A Boeing 737 aircraft is shown on Thursday, March 14, 2019, at the Boeing Renton Factory in Renton.
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A Boeing 737 aircraft is shown on Thursday, March 14, 2019, at the Boeing Renton Factory in Renton.
Credit: KUOW Photo/Megan Farmer

737 MAX crisis stands in way of Boeing's new plane

The Paris Airshow winds down this weekend. This was the show where Boeing and Airbus were expected to release new planes.

Only Airbus launched a new plane: the A321XLR.

Boeing’s NMA plane, also known as the future 797, was supposed to compete with Airbus on a new set of needs among air carriers.

So many travelers are taking advantage of direct flights across the planet that airlines need a longer range jet and more seats than a 737 – but not too many more seats.

Boeing sells the 787 and 777, but these planes are too large for this market. Demand for this new “middle of the market” airplane could run as high as 5,000 planes, said Jon Ostrower, editor of The Air Current. Despite the demand and the years of speculation about the new plane, Boeing failed to make an official announcement.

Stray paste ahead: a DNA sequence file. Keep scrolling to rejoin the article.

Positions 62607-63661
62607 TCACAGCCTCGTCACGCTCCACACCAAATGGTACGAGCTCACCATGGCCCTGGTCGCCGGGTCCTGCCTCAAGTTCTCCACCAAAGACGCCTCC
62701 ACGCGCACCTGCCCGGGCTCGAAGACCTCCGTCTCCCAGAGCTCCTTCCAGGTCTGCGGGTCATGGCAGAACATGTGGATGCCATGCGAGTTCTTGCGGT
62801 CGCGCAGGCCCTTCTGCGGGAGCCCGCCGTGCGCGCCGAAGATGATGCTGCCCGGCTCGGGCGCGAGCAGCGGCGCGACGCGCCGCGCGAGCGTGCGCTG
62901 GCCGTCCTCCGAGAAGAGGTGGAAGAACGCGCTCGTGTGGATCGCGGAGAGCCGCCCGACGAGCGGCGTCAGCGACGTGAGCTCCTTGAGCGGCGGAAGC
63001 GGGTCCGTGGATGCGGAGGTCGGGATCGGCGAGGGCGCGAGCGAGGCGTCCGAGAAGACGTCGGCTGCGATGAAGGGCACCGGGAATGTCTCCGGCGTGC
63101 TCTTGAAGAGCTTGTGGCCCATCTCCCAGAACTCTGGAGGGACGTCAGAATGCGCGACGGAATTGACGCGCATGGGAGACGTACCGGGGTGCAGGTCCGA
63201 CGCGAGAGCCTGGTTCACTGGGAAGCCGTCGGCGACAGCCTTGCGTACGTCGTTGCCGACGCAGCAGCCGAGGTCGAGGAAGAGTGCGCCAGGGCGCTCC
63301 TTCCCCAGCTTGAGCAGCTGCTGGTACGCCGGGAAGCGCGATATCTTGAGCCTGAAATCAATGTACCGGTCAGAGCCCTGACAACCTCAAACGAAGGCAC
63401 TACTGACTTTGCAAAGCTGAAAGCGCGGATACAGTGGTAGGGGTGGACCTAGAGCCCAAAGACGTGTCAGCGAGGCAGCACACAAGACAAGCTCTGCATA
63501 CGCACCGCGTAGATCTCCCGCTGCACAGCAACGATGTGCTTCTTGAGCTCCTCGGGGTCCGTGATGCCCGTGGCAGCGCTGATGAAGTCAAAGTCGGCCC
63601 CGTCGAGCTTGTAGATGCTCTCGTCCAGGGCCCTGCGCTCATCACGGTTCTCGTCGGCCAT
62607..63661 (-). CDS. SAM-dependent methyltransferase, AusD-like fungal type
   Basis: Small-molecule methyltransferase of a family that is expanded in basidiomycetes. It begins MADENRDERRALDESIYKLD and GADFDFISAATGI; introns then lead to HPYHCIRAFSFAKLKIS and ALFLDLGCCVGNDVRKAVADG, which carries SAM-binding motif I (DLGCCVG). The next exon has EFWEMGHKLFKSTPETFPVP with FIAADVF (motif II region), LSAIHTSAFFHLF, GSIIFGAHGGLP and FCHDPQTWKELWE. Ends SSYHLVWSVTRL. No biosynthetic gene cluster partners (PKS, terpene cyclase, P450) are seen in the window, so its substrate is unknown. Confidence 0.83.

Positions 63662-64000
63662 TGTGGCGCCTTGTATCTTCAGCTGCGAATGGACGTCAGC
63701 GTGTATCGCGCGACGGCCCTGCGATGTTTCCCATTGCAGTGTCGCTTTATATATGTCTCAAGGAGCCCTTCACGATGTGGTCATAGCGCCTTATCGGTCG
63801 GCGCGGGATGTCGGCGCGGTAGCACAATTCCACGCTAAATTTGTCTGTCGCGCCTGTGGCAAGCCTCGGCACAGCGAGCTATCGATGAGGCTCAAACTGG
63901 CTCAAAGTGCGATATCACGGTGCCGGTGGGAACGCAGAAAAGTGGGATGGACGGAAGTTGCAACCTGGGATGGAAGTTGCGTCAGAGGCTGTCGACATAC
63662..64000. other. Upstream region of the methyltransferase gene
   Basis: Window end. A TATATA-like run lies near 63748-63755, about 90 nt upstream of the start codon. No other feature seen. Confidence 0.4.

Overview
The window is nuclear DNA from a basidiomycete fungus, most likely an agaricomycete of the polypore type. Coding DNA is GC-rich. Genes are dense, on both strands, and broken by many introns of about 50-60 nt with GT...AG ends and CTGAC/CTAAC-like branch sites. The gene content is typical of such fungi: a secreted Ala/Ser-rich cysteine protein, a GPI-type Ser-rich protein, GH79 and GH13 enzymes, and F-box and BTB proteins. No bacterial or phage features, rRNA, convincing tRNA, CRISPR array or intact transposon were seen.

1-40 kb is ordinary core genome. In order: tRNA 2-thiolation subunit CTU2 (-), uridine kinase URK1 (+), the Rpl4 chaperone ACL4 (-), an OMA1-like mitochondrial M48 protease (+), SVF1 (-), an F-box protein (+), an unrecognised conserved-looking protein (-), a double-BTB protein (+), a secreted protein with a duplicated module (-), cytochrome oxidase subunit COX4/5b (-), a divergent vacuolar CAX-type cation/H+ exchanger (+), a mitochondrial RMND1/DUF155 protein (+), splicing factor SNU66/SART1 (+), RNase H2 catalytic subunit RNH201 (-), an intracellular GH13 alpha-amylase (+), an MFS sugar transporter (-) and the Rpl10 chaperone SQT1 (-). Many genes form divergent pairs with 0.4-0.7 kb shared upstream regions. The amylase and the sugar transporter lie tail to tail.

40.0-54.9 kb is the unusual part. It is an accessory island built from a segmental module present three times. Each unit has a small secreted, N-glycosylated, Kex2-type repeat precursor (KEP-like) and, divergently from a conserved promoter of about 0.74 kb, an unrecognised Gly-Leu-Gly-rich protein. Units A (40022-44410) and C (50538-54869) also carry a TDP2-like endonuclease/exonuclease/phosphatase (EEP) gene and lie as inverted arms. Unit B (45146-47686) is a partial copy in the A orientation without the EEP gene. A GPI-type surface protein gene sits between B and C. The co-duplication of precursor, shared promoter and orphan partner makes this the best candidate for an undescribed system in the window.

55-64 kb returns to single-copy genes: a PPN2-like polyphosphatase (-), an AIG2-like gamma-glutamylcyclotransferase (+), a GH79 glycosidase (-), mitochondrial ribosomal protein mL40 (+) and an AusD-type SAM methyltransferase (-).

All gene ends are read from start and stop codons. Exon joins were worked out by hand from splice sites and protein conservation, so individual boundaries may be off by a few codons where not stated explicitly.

Ostrower said the reason why is the crisis over the 737 MAX . Plans for a new plane are in “cold storage” until the MAX is back. “Boeing’s focus, 100 percent, is on getting the MAX back in service,” Ostrower said in an interview from Paris. “And that’s the actuality of the situation.”

A new airplane requires deep pockets. Since March Boeing has been unable to deliver its 737 MAX to customers because of two crashes that grounded the planes worldwide. The 737 has long been Boeing's major moneymaker and cash engine.

“If you don't have that engine running and bringing in cash, you can't finance development of new aircraft,” Ostrower said.

But Airbus can, and now Boeing must stand by and watch while Airbus takes orders for the A321XLR.